Monday, November 9, 2015

The Best iPad Apps to Provide Curriculum Access

One of the MOST important ways to create a learning environment that supports, includes, and challenges all students is by providing access to the curriculum. We do this by providing modifications and accommodations, co-teaching, collaborating regularly, and creating responsive and interactive classrooms. One of my favorite strategies that allow students true access to the curriculum is the iPad. This strategy is perfect for schools and classrooms that may have access to a couple of iPads but not an entire class set (no 1:1 in any of the schools I've worked at).

 iPad Accessibility Features


Pros: This amazing FREE feature comes with the iPad. This allows students to select ANY text to read aloud. You can choose the speed at which the robot reads and each word that is read aloud is highlighted. This can be used on PDFs and on websites. This allows struggling readers to access and read websites. Here's another great (longer) video on how to use this particular accessibility feature.
Cons: A robot reads the text. That's it! This feature should be on every iPad in your school!

Reading Apps 

Pros: This connects to Bookshare so all students with print based disabilities can download many textbooks, books, and newspapers free (after the initial app purchase). It also connects to Google Drive which allows you to read aloud any document that you create. The app provides choice of font type and size and many options of robot voices. The app highlights each word as it reads the text aloud. It has the ability to define words, annotate and export notes.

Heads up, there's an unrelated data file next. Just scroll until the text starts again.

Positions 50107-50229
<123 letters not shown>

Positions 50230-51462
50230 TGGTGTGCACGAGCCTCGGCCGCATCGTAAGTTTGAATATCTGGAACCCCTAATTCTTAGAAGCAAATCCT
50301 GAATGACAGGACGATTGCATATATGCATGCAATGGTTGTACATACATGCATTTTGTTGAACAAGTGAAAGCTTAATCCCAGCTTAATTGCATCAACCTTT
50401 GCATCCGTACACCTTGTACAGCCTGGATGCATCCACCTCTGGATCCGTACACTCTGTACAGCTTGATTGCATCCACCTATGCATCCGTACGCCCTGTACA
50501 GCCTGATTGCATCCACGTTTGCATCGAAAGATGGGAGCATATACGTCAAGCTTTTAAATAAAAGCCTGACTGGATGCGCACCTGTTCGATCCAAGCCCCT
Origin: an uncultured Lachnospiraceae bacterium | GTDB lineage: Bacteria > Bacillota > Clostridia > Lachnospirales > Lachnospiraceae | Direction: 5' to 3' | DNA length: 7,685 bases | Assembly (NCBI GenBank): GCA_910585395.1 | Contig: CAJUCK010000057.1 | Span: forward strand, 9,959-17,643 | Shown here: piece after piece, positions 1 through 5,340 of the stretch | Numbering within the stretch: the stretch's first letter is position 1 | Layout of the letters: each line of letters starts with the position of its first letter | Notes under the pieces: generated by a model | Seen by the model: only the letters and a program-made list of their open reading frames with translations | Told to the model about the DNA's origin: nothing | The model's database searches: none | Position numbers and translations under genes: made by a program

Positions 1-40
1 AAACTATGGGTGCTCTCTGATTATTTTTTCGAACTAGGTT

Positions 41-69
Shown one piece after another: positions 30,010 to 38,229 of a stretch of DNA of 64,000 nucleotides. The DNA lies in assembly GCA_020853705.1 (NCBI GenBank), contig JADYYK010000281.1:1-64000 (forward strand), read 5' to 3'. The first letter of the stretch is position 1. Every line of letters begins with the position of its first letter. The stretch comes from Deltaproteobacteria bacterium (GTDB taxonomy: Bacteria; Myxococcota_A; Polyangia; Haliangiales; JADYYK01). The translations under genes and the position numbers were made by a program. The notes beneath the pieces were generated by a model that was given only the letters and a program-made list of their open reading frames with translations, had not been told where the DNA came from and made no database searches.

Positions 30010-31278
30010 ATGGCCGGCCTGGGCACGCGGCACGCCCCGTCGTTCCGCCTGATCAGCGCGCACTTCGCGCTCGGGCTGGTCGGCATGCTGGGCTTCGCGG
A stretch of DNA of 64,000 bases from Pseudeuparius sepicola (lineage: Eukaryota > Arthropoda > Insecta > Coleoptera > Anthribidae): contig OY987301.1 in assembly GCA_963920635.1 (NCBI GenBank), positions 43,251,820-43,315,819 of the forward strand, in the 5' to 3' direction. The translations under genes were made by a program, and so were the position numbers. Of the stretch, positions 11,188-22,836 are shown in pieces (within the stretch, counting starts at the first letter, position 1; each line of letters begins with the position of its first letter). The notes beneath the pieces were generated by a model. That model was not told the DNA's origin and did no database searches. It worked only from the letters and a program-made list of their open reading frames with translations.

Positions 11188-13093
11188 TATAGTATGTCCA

Cons: A robot reads the text. That's it! I love this app!


Word Prediction and Writing Apps 

Pros: This is almost as good as Co:Writer (see below). Includes: word prediction software, easy to use, press down on a word to hear it read aloud before choosing it, press down for a dictionary option, reads each word and the entire sentence back to you after you write it.
Cons: No export options. Word prediction is not always perfect. The student might need to play around with the word before finding what they are looking for. You can't indent and adding sentence starters into the actual page beforehand looks confusing. If you're working on paragraph and essay organization, this app lacks some features. It does not read the dictionary definition out loud.
 


Pros: Includes: word prediction software, easy to use, can use speech to text (speak into the microphone and it comes out as text), reads the entire sentence back to you after you write it, can create a word bank topic (like "Christopher Columbus") to help narrow down words predicted. Export to Dropbox, Google Drive, etc.
Cons: You can't indent and adding sentence starters into the actual page beforehand visually looks confusing. If you're working on paragraph and essay organization, this app lacks some features.


Pros: Great for younger students. The teacher creates sentence starters and word banks beforehand and the student uses the words to create a complete sentence. Great for writing simple sentences. Students can individualized the keyboard with their favorite colors. Very visual- you can include pictures. Send to Dropbox, Google Drive, etc.
Cons: Can be time consuming for adults to put together. Like really. It's a great app but prep time is an issue.


Pros: This is better than co:writer for students who need word prediction, sentence starters, and organization support. Send to Dropbox, Google Drive. Great for middle schoolers!
Cons: Involves teacher prep which can be time consuming

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